Farai Mpfunya studied French and electrical engineering and worked successively in telecommunication, elektronics and the IT industry in Paris, Harare and London. He is also a film maker. He fouded in Christon Bank, Mazowe Vallei, in the nineties a small design agency until he becamme the director of the Zimbabwe Culture Fund in 2007.
The ARTerial Network represents the interests of the African cultural sector. How that is done differs from one country to the next. In South Africa, artists do well not to get involved in lobbying; it is better to establish a separate organisation that lobbies on their behalf. Those wanting to exert influence meet with animosity from the government. In Zimbabwe, things are entirely different: according to Faria Mpfunya, director of the Zimbabwe Culture Fund, prefer to keep a firm hand on the reins. "Zimbabweans do not want others to speak on their behalf. That would be like organising a children’s festival without children. In poorer countries, there are not enough scholars and experts. The expert called upon will always be an expat. In Zimbabwe, that leads to conflicts. People want to be represented by an African. You don’t have Africans lobbying for Europe, do you?"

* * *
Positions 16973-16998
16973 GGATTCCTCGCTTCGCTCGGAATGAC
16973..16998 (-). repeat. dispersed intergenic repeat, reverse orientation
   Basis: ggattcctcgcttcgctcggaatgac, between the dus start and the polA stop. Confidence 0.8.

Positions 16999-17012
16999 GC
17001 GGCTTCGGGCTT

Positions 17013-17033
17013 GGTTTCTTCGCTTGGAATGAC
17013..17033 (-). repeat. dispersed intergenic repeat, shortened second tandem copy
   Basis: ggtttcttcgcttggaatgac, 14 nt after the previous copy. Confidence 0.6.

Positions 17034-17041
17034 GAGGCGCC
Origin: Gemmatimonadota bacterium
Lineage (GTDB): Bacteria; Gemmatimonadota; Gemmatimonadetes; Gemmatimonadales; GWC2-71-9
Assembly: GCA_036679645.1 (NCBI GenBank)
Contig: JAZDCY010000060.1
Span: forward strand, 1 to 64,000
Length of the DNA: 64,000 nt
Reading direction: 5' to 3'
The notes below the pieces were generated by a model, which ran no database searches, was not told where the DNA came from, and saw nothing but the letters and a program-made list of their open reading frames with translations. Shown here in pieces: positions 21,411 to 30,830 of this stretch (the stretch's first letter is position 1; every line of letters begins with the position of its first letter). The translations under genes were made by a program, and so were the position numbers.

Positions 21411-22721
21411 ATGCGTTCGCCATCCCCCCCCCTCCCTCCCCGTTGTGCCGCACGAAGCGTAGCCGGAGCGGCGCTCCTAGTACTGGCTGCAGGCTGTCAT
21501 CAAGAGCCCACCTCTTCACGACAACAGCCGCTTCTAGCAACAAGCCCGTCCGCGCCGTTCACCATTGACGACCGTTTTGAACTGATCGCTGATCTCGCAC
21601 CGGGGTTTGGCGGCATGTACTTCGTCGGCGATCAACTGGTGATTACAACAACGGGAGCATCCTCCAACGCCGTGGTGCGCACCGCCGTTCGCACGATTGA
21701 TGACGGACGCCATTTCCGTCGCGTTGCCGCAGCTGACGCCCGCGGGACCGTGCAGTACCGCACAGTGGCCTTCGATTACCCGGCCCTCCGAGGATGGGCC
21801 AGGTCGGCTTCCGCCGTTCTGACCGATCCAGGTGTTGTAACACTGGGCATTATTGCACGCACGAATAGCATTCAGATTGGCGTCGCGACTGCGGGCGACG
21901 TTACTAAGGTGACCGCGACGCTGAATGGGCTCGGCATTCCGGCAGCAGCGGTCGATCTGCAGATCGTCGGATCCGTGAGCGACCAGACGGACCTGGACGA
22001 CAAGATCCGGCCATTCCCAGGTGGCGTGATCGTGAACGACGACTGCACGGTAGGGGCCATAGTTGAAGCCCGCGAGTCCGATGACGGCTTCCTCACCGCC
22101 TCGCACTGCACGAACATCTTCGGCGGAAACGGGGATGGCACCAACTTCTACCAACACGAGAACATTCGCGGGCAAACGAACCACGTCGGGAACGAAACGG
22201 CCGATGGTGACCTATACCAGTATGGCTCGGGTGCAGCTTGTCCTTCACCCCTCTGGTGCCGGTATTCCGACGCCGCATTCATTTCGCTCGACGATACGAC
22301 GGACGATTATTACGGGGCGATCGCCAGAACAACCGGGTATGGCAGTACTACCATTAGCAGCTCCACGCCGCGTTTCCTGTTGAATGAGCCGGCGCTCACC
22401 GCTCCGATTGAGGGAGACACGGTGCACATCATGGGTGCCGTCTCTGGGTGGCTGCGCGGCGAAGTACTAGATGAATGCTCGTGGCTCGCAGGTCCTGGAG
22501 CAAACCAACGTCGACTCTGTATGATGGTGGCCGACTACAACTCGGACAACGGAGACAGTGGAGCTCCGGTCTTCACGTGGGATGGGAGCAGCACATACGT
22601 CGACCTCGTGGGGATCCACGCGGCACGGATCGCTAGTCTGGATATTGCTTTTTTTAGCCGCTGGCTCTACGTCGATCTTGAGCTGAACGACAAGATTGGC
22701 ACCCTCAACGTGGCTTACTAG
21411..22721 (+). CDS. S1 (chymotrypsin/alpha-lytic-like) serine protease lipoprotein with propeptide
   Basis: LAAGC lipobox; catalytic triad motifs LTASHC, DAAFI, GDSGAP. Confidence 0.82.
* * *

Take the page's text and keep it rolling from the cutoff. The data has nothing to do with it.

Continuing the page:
According to Mpfunya, artists in Zimbabwe will not accept a separate lobby organisation because they believe that in the arts sector should not be left outside of the centre that influences policy. "The Zimbabwean conflict has made people more assertive. They are now capable of asking questions about the constitution and about their rights. Artists must be involved in that through parliamentary lobbying, just like other lobbies for women’s rights and land issues. They have the right to contribute to the construction of a cultural sector." In Mpfunya’s opinion, the ARTerial Network strengthens the voice of Zimbabweans in the arts sector in Zimbabwe. "We can use the examples and experience gained elsewhere for our own lobby activities."